Feeds

Boffin dubs global warming 'irreversible'

Environmental researchers are such downers

High performance access to file storage

Economies may rise and fall every few decades or so, but at least the hard work we've put into global warming is "irreversible" on the human time scale.

That's according to research from a team of US environmental scientists published today in the journal Proceedings of the National Academy of Sciences.

The report claims that even if all carbon emissions could somehow be halted, the CO2 changes to Earth's surface temperature, rainfall, and sea levels will keep on truckin' for at least a millennium.

"People have imagined that if we stopped emitting carbon dioxide that the climate would go back to normal in 100 years or 200 years," said study author Susan Soloman. "What we're showing here is that's not right. It's essentially an irreversible change that will last for more than a thousand years."

Oh, for the job security of a carbon dioxide molecule.

The scientists say the oceans are currently absorbing much of the planet's excess heat, but that heat will eventually be released back into the air over the course of many hundreds of years.

Carbon concentrations in the atmosphere today stand at about 385 parts per million (ppm). Many environmental scientists have a vague hope of stabilizing CO2 in the atmosphere at 450ppm if major changes in carbon emissions are instituted post-haste.

But according to the study, if CO2 peaks at 450-600ppm, the result still could include persistent dry-season rainfall comparable to the 1930s North American Dust Bowl in zones including southern Europe, northern and southern Africa, southwestern North America, and western Australia.

If carbon dioxide in the atmosphere reaches 600ppm, expansion of warming ocean waters alone (not taking into account melting glaciers and polar ice sheets) could cause sea levels to rise by at least 1.3 to 3.2 feet (0.4 to 1.0 meter) by the year 3000.

The authors claim to have relied on many different climate models to support their results. They said they focused on drying of particular regions and thermal expansion of the ocean because observations suggesting humans are contributing to climate change have already been measured.

So remember readers: an extra hour to your car ride today may help make it a warm, sunny day at the London coral reef for your grateful descendants no matter what those UN hippies try. ®

High performance access to file storage

More from The Register

next story
Fancy joining Reg hack on quid-a-day challenge?
Recruiting now for charity starvation diet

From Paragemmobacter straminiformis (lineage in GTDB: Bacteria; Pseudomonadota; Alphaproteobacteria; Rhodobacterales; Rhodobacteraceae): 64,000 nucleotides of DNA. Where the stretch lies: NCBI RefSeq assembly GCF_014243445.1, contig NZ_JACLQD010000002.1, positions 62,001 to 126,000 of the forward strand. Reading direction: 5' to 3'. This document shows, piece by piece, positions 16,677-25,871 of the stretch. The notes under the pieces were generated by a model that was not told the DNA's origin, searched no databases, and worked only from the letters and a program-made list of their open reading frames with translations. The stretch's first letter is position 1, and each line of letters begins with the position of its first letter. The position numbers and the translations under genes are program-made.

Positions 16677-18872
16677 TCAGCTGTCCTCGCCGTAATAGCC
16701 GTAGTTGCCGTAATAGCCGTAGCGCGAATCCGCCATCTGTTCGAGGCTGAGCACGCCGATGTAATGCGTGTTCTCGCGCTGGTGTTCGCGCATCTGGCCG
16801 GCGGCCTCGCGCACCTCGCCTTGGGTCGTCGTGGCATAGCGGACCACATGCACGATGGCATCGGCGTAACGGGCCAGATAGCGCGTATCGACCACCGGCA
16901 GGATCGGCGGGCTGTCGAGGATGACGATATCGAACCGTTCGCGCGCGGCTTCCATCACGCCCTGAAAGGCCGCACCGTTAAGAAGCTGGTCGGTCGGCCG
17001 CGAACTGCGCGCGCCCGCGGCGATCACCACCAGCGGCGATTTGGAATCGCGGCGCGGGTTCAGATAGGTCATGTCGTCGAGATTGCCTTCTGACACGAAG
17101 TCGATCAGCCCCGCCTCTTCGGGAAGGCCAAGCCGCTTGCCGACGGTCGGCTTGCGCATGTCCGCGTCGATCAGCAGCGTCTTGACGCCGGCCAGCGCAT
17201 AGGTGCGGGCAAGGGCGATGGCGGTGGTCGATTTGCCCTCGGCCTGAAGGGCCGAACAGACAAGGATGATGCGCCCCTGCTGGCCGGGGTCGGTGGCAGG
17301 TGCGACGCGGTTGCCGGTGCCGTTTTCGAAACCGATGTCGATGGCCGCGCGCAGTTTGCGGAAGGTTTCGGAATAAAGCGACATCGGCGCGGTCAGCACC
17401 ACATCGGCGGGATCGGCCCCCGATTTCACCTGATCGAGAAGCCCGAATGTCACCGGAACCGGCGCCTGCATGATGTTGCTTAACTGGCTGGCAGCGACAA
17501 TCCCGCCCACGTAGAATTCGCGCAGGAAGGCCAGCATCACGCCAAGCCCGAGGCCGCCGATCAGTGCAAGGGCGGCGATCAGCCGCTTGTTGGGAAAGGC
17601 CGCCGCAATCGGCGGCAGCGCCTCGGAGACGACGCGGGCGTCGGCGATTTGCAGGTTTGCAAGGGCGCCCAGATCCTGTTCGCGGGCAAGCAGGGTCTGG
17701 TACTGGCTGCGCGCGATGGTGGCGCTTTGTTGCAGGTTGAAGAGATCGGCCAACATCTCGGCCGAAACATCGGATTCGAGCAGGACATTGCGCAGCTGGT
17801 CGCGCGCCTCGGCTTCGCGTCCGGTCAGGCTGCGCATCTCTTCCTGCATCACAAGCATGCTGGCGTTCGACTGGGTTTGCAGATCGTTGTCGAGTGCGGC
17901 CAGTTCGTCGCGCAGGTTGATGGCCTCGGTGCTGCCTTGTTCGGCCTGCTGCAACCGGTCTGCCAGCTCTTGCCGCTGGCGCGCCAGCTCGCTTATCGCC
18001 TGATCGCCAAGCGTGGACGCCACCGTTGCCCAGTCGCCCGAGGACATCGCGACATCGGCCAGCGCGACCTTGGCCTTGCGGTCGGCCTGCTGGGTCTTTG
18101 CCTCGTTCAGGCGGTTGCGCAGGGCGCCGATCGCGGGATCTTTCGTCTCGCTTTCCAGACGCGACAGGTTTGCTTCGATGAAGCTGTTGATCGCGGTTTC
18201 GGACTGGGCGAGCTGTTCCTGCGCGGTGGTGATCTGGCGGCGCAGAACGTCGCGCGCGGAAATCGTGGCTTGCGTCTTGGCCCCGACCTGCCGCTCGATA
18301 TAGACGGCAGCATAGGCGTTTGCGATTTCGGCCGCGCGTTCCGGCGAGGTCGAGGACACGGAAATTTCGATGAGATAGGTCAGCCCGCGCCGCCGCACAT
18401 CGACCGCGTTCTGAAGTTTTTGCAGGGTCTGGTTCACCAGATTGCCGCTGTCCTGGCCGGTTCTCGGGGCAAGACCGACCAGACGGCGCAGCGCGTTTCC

Red-faced LOHAN team 'fesses up in blown SPEARS fuse fiasco
Standing in the corner, big pointy 'D' hats
KILLER SPONGES menacing California coastline
Surfers are safe, crustaceans less so
Opportunity selfie: Martian winds have given the spunky ol' rover a spring cleaning
Power levels up 70 per cent as the rover keeps on truckin'
Discovery time for 200m WONDER MATERIALS shaved from 4 MILLENNIA... to 4 years
Alloy, Alloy: Boffins in speed-classification breakthrough
Elon Musk's LEAKY THRUSTER gas stalls Space Station supply run
Helium seeps from Falcon 9 first stage, delays new legs for NASA robonaut
Top Secret US payload launched into space successfully
Clandestine NRO spacecraft sets off on its unknown mission
New FEMTO-MOON sighted BIRTHING from Saturn's RING
Icy 'Peggy' looks to be leaving the outer rings
prev story

Whitepapers

Top three mobile application threats
Learn about three of the top mobile application security threats facing businesses today and recommendations on how to mitigate the risk.
Combat fraud and increase customer satisfaction
Based on their experience using HP ArcSight Enterprise Security Manager for IT security operations, Finansbank moved to HP ArcSight ESM for fraud management.
The benefits of software based PBX
Why you should break free from your proprietary PBX and how to leverage your existing server hardware.
Five 3D headsets to be won!
We were so impressed by the Durovis Dive headset we’ve asked the company to give some away to Reg readers.
SANS - Survey on application security programs
In this whitepaper learn about the state of application security programs and practices of 488 surveyed respondents, and discover how mature and effective these programs are.